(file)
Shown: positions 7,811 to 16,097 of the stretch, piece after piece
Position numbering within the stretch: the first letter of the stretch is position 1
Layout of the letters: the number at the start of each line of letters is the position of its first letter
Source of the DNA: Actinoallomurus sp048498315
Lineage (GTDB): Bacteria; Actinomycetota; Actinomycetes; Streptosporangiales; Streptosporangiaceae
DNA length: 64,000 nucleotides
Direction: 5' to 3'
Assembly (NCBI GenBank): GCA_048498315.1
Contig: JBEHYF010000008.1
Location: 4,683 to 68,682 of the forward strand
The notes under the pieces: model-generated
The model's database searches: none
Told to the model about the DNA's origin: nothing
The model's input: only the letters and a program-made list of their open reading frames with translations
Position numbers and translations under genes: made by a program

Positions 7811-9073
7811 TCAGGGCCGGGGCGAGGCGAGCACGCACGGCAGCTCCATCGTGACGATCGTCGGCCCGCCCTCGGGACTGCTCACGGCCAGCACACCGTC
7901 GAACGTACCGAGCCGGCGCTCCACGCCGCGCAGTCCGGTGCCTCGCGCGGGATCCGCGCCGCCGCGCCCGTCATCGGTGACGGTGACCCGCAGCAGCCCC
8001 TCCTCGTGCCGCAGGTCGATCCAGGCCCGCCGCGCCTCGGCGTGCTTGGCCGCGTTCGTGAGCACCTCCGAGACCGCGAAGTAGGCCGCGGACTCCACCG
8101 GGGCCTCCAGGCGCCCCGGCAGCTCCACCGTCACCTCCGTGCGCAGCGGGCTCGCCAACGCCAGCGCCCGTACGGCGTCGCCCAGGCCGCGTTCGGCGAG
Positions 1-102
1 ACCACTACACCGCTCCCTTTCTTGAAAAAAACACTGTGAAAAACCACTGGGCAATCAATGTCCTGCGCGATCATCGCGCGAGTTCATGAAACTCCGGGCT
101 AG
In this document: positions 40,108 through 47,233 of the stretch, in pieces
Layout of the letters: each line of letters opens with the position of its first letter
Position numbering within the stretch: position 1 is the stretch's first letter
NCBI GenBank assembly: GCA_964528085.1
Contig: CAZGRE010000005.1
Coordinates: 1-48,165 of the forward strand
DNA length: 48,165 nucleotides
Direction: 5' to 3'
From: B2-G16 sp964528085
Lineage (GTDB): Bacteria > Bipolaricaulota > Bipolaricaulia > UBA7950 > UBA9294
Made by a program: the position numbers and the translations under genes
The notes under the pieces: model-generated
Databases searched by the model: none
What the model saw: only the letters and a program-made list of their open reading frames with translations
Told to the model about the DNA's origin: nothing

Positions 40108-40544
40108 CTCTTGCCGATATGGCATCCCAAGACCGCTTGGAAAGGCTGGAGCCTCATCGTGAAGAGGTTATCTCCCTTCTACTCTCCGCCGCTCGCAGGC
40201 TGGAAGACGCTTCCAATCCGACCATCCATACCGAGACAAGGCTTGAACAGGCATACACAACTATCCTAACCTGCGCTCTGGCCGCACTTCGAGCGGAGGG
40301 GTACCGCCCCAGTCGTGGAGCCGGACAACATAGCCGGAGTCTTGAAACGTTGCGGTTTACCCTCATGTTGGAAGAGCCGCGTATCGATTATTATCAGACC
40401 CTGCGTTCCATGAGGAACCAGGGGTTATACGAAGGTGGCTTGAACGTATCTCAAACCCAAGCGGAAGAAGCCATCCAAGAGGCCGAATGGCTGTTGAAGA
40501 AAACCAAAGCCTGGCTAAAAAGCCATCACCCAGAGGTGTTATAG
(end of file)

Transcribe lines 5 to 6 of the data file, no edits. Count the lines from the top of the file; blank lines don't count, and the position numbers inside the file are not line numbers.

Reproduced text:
Lineage (GTDB): Bacteria; Actinomycetota; Actinomycetes; Streptosporangiales; Streptosporangiaceae
DNA length: 64,000 nucleotides